The Carnegie in Lebanon had a premium location on the corner across from the Town Hall. The dazzling soft yellow brick building acknowledged Carnegie with a chiseled "Carnegie's Gift MCMVI" above "Public Library" flanked by a pair of books embraced by wreaths carved into the stone. There had been space down the block for an addition with the same yellow bricks. Beyond the parking lot was a "Library Park" with a gazebo. This was a community that took great pride in its library.

If only the town of Hamilton, Ohio, named for Alexander, one of the Founding Fathers, had had a Carnegie, it would have been my favorite town of this trip. A grand boulevard passed through the town with various sculptures and a towering monument dedicated to those who have served in the military with a soldier atop across from the Visitor Center. There was a log cabin nearby and a bike bath along a river. A plaque paid tribute to preeminent author William Dean Howells who grew up in Hamilton before going on to write 35 novels while also serving as editor of "The Atlantic Monthly" and "Harper's." His autobiography, "A Boy's Town," was devoted to Hamilton. One could take a walking tour of Howells' sites.

All through this trip I have been asking myself. "Where are all the bicyclists." I haven't seen more than what I could count on two hands, and without needing my thumbs. But in Hamilton early on a Sunday morning I saw in the distance the great heart-warming site of a young girl on a bicycle with her father behind her just releasing her from his grip. She didn't seem to be moving though. And she wasn't. It was a realistic sculpture entitled "First Ride," at the start of the bike path. Both father and daughter had joyous smiles. Every town should have such a sculpture depicting that most momentous moment in everyone's life when they first learn to ride a bicycle.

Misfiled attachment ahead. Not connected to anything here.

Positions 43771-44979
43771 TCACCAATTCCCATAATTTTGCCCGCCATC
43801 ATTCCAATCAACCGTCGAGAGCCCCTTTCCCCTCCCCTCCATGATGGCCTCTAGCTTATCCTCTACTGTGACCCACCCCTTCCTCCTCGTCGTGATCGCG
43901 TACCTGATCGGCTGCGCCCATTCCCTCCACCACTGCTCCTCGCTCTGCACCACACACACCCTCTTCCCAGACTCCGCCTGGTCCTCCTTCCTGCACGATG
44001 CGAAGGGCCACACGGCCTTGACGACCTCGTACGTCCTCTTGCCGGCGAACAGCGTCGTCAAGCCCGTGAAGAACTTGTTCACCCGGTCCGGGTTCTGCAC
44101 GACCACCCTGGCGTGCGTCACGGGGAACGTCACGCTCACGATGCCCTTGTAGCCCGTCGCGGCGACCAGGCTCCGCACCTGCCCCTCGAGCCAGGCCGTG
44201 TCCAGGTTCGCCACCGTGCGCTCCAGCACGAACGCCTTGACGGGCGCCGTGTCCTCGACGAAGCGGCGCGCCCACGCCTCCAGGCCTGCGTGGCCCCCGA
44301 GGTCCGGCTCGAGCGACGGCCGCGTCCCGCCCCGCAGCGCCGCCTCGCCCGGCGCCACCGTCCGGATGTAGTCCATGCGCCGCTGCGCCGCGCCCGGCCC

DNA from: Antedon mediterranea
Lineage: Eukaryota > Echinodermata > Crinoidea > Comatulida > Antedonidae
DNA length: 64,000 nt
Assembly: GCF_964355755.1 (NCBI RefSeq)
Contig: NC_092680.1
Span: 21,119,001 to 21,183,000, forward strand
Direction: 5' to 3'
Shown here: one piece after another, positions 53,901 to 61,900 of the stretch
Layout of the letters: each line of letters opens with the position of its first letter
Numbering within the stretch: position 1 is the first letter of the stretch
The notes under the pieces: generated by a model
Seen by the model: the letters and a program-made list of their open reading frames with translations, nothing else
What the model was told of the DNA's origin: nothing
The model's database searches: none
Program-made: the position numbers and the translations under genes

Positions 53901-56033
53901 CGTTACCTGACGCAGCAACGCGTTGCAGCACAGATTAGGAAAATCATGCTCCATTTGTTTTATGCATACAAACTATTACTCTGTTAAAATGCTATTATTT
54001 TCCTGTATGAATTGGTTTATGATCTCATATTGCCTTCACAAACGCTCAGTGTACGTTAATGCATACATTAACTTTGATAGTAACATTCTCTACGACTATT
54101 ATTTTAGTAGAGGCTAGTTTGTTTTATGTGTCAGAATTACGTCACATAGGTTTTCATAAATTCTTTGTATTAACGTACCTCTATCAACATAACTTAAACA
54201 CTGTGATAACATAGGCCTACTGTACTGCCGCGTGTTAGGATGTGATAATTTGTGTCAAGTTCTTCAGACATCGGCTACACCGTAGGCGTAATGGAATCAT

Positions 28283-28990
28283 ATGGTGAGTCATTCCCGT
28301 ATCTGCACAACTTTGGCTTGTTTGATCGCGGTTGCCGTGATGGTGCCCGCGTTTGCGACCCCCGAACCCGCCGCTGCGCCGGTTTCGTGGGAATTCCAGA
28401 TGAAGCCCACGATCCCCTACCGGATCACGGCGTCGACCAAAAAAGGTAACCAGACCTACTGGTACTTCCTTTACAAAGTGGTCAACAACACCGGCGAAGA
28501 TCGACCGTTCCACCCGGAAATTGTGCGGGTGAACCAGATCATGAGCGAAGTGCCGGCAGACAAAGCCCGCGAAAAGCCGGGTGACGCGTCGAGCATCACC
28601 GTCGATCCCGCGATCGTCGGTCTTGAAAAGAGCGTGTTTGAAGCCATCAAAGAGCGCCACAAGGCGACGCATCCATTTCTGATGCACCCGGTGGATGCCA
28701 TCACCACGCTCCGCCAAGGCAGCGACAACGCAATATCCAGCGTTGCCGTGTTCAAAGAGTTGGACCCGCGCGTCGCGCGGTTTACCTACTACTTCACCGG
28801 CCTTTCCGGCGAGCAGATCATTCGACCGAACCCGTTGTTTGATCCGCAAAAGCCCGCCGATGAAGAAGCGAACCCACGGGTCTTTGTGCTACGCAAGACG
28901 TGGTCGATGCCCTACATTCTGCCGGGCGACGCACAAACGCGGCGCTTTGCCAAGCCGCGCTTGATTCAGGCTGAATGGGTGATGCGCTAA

Now I am closing in on Bloomington and long-time friend Dwight, my most ardent convert to bicycle touring. I introduced Dwight to the passion fifteen years ago on a two-week ride around the eastern end of Cuba. Dwight has kept at it, returning to Cuba with his bicycle and taking rides around the US and into Mexico and to Costa Rica and Ireland and Eastern Europe. The past two winters, since he retired from teaching computer science at Indiana University, he has spent bicycling Southeast Asia, mostly Thailand, but Laos, Vietnam and Cambodia as well.

I've been scavenging items along the road the past two days for Dwight. He lives on a former pig farm and has several acres under cultivation. I've gathered a few bungee cords, a box cutter, a strap with a winch, a girlie magazine, a few rags and hunks of metal he might be able to use in his workshop, balls for his dog, and two license plates. He has a couple of barns. I don't recall if he has the usual license plate collection that many barns have. If not, I'll be happy to keep the North Carolina plate I picked up yesterday, as it honors those bike mechanics, Wilbur and Orville, with the phrase "First in Flight." If taxidermy were among of Dwight's many talents, I could have harvested quite a few road kill pelts for him--deer, opossum, raccoon, dog, cat.

Later, George

1 comment:

Yonder Vittles said...

george:
shame you could not find a use for the roadkill pelts. maybe we could take up taxidermy when you get back to town.